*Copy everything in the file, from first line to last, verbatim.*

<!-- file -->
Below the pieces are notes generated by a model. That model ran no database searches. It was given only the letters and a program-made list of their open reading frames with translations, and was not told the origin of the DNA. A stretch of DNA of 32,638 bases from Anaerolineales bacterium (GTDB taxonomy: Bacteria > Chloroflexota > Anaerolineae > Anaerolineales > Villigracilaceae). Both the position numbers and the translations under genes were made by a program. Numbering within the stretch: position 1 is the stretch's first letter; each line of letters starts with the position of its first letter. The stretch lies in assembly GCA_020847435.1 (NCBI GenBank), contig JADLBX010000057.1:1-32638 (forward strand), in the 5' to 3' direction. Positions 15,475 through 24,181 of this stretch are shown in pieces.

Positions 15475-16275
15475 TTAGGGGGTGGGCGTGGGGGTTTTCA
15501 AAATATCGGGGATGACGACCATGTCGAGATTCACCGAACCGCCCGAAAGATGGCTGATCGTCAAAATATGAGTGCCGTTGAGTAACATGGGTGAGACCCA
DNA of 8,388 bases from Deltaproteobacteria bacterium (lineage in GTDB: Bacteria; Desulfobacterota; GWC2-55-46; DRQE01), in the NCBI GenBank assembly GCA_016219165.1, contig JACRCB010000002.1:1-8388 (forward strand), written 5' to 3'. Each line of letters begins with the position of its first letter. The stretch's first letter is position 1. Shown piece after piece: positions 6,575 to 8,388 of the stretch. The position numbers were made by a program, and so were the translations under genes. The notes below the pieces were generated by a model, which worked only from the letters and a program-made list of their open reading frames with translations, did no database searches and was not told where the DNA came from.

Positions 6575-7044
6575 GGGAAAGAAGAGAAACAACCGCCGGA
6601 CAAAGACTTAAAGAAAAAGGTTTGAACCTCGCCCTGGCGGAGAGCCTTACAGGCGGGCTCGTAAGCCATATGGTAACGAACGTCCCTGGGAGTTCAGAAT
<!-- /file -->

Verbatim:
Below the pieces are notes generated by a model. That model ran no database searches. It was given only the letters and a program-made list of their open reading frames with translations, and was not told the origin of the DNA. A stretch of DNA of 32,638 bases from Anaerolineales bacterium (GTDB taxonomy: Bacteria > Chloroflexota > Anaerolineae > Anaerolineales > Villigracilaceae). Both the position numbers and the translations under genes were made by a program. Numbering within the stretch: position 1 is the stretch's first letter; each line of letters starts with the position of its first letter. The stretch lies in assembly GCA_020847435.1 (NCBI GenBank), contig JADLBX010000057.1:1-32638 (forward strand), in the 5' to 3' direction. Positions 15,475 through 24,181 of this stretch are shown in pieces.

Positions 15475-16275
15475 TTAGGGGGTGGGCGTGGGGGTTTTCA
15501 AAATATCGGGGATGACGACCATGTCGAGATTCACCGAACCGCCCGAAAGATGGCTGATCGTCAAAATATGAGTGCCGTTGAGTAACATGGGTGAGACCCA
DNA of 8,388 bases from Deltaproteobacteria bacterium (lineage in GTDB: Bacteria; Desulfobacterota; GWC2-55-46; DRQE01), in the NCBI GenBank assembly GCA_016219165.1, contig JACRCB010000002.1:1-8388 (forward strand), written 5' to 3'. Each line of letters begins with the position of its first letter. The stretch's first letter is position 1. Shown piece after piece: positions 6,575 to 8,388 of the stretch. The position numbers were made by a program, and so were the translations under genes. The notes below the pieces were generated by a model, which worked only from the letters and a program-made list of their open reading frames with translations, did no database searches and was not told where the DNA came from.

Positions 6575-7044
6575 GGGAAAGAAGAGAAACAACCGCCGGA
6601 CAAAGACTTAAAGAAAAAGGTTTGAACCTCGCCCTGGCGGAGAGCCTTACAGGCGGGCTCGTAAGCCATATGGTAACGAACGTCCCTGGGAGTTCAGAAT